Catholicism and Mental Health and Wellbeing
The greatness of human beings has been long celebrated by theologians, especially in regard to the biblical context that humans are made in the image and likeness of God, as told in the book of Genesis. Philosophers also have echoed the supremacy of human beings in the context of having sophisticated rationality. Descartes argued that rationality is the essence of human beings, evident in his famous dictum, “I think, therefore I am”. However, the fragility of human beings cannot be denied, and often manifest in the illness trajectory, especially, but not exclusively, in mental health, where mental illness can create a disconnect between what one believes and his/her lived experience of mental illness.
Studies of individuals with mental health issues identified the positive impact of spirituality in their recovery process and there is a growing acceptance of the role of spirituality in rehabilitation and recovery processes in terms of stress tolerance and coping skills, as well as increasing emphasis on cultural competence and understanding the holistic context of health and wellness. After all, there is a relationship between the meaning of spirituality and illness recovery: spirituality echoes the importance of finding meaning and purpose in life, while illness recovery underscores the idea of reclaiming and rebuilding one’s life, and developing a sense of meaning and purpose in life.
Reference: Lawrence Onwuegbuchunam, Ph.D., RN. (2019).The Promises and the perils of Spirituality and Religion in Addictions and Mental Health Recovery. Research Gate. Page 1 – 3.
Christ the Physician of Souls and Bodies
Confessors, penitents and others have long recognised that there are links between the psychological and spiritual dimensions of the person; that identity, direction and community are important for both; that knowing one is infinitely loved by God and receiving moral and spiritual formation can ground a certain resilience to psychological stress; that prayer and meditation, confession and anointing can be significant contributors to wellbeing; that the Church can provide healthcare and psychological services as well; that the Christian community can instantiate and model communion with the mentally ill; and that it can and should champions the rights of the psychologically frail in the wider community even as it offers them friendship and a spiritual home.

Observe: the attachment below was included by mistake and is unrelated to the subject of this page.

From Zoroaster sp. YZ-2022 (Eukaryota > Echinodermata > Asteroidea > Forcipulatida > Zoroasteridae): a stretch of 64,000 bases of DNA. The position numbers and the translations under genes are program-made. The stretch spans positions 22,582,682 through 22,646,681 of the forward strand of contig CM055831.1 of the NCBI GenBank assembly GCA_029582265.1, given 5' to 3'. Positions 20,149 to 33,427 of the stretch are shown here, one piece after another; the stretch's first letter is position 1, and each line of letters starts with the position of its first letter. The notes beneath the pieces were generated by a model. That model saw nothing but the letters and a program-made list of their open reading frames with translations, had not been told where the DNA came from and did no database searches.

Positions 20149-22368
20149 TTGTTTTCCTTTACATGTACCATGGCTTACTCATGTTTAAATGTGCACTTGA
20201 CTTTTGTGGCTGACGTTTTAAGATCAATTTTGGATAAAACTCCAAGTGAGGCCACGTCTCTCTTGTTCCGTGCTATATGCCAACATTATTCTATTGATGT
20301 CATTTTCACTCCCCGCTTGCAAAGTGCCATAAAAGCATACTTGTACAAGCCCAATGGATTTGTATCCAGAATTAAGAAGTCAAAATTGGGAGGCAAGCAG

Reference: Archbishop Anthony Fisher OP. (2020). Religion and Mental Health – Speaking the Truth in Love. Sydney Catholic Business Network Luncheon, Hyatt Regency. Archdiocese of Sydney. https://www.sydneycatholic.org/addresses-and-statements/2020/religion-and-mental-health/
The Clergy as a Resource for Those Encountering Psychological Distress: Review of Religious Research
In terms of sources of referral sought by people who have a mental illness, the most clinically trained mental health professionals (i.e. psychiatrists, psychologists and psychiatric social workers) are less popular than either the clergy or medical doctors and the clergy were by far the most frequently mentioned source of self-referral (amongst Catholics and other denominations).
The popularity of the pastor as a source of help may be due to the fact that he or she has something different to offer in terms of spiritual resources undergirding this type of counselling: individuals seek the clergy for help in times of psychological distress because they are seeking something other than general psychological help. In part this choice may be due to a wish not to internalize problems but find external reasons for them. It is also probable that, at least for church-goers, those seeking help are looking for it within what is a familiar environment.